Baltin: How did that lead to music?
Hartley: A couple of years after that, 1987, a gentleman who was a tour manager for Ronnie Wood and the Stones, would come to town and see what was going on with Vargas and at some point he asked us if we'd be interested in handling Ronnie's artwork. He wanted to take time and do his art commercially, he had been an artist for years and gone to art school. So we became Ronnie's first continuing art dealer and distributor in 1987, December of '87 we did our first show. For several years it was all we could do to hold on because between Vargas and Wood sales it was really pretty amazing days. Then of course you do well for a Rolling Stone and it opened other doors. At the time there was no market.
You certainly wouldn't find artwork like this in any established gallery. Early on museums would be pretty snooty about it when we would talk to those we knew in that world. We'd talk to people about rock and roll and invariably the response would be, "Oh no, we wouldn't do that." Now it's very rewarding for us to see the kind of response that it gets these days. Even George Lucas now is spending a billion dollars on his museum for the popular narrative down in Los Angeles, that is not focused only on artwork. But certainly that's part of it.
Baltin: It makes sense, there are people who grew up with rock and roll as part of their lives that are now older and have money.
Hartley: All of that is entirely true. But beyond that is really quite interesting because our collectors are getting younger. It's fascinating for me to see. I have people in their 20s coming in here and they have an understanding that is surprising to me. It's historic. The music and the symbolism, the imagery associated with it has become historic.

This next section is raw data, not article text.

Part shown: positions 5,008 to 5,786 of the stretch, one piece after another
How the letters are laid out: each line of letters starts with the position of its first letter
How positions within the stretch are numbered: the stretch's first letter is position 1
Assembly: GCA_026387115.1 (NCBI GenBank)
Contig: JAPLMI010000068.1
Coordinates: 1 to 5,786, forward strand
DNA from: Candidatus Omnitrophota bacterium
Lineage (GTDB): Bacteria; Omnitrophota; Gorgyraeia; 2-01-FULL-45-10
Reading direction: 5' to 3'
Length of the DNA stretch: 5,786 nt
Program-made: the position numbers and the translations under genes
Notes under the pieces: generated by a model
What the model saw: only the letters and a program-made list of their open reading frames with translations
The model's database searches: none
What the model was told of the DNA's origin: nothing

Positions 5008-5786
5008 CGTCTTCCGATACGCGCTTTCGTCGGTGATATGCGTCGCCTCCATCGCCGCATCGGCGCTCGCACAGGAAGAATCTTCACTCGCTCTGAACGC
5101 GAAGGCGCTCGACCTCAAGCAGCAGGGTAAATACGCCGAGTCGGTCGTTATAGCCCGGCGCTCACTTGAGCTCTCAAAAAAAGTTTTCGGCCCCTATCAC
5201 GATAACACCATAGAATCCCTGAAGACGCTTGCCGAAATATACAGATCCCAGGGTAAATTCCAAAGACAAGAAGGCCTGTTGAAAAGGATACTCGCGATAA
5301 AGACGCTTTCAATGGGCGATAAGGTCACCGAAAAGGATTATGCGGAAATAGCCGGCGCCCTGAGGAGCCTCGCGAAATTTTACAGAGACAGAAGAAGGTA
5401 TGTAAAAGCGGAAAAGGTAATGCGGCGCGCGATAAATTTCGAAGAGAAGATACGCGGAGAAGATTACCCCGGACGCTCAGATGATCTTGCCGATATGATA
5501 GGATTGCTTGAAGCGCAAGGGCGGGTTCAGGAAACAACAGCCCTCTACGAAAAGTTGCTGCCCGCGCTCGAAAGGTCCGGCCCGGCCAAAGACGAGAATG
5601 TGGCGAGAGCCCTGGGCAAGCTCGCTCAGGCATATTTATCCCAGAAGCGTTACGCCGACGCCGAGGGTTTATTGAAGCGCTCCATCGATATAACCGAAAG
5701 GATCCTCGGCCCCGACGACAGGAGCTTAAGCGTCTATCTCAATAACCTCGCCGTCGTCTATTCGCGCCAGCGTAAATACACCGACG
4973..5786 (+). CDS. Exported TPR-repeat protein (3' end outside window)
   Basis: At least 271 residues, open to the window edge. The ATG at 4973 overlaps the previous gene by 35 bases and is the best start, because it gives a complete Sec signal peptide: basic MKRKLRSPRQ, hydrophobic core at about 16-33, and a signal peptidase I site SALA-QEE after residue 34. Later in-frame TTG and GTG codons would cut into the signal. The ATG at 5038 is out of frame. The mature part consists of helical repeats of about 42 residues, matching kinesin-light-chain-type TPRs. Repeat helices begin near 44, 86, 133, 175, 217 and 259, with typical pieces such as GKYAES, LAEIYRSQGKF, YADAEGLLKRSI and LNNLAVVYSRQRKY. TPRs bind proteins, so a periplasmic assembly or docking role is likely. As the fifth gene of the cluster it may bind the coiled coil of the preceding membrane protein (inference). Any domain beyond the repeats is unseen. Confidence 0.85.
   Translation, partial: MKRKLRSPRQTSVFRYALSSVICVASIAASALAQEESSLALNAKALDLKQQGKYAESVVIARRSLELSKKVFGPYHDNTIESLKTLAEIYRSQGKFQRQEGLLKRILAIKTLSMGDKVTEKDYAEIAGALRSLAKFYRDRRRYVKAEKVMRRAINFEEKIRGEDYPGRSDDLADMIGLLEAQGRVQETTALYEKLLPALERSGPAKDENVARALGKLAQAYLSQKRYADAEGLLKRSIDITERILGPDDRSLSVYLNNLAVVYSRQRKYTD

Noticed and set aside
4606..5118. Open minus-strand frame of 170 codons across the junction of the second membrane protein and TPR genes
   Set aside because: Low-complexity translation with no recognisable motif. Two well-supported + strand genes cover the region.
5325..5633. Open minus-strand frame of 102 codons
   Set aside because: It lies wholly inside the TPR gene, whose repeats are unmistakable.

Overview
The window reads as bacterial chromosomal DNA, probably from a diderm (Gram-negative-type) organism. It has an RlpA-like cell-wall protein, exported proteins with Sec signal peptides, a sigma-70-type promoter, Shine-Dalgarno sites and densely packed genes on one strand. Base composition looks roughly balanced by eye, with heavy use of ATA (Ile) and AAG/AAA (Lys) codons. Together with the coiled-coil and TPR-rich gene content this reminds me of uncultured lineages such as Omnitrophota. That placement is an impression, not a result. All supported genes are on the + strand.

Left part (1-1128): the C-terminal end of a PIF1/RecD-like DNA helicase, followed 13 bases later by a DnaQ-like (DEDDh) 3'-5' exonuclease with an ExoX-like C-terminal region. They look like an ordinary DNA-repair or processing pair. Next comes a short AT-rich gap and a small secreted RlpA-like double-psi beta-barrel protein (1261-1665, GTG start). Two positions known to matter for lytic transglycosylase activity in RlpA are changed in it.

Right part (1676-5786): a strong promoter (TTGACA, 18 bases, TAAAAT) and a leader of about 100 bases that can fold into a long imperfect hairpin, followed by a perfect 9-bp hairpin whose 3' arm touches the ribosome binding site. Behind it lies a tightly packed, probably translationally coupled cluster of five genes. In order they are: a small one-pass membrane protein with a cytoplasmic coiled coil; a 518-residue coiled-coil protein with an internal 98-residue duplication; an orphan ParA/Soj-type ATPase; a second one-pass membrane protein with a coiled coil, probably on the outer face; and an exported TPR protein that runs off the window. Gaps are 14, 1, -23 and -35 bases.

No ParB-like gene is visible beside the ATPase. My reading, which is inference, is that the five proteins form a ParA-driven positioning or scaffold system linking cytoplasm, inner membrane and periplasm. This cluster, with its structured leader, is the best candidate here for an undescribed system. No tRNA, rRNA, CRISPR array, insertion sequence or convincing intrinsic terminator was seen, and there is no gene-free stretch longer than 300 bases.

Baltin: How has that manifested in the prices of works?
Hartley: This art has now hit some really substantial prices. Last summer I had come to know Gerald Scarfe, who did the original artwork for Pink Floyd The Wall and he was like 81 years old when he and I connected. I asked if he had any of his original artwork from then. He came back to me and said, "No, I've got it all. I never sold any." So we did our first-ever exhibition of that original artwork and we got amazing world press, a couple of thousand requests for the catalog. We ended up selling the original painting that was used for the movie poster for 1.85 million. The entire exhibit we sold over three million. January of this year we sold a complete set of Abbey Roadphotographs, an entire shoot, six photographs of them walking back and forth, three each direction. There are only five complete sets in the world and we all sold five from here. In January we resold a set for $900,000 for one of our clients. And that prompted another of our clients to be interested in reselling. In this current album cover show we have a complete set here in the gallery that's priced at one and a quarter million. So those are the most valuable rock and roll photographs in the world, the Abbey Road set.
Baltin: How have you seen the value evolve?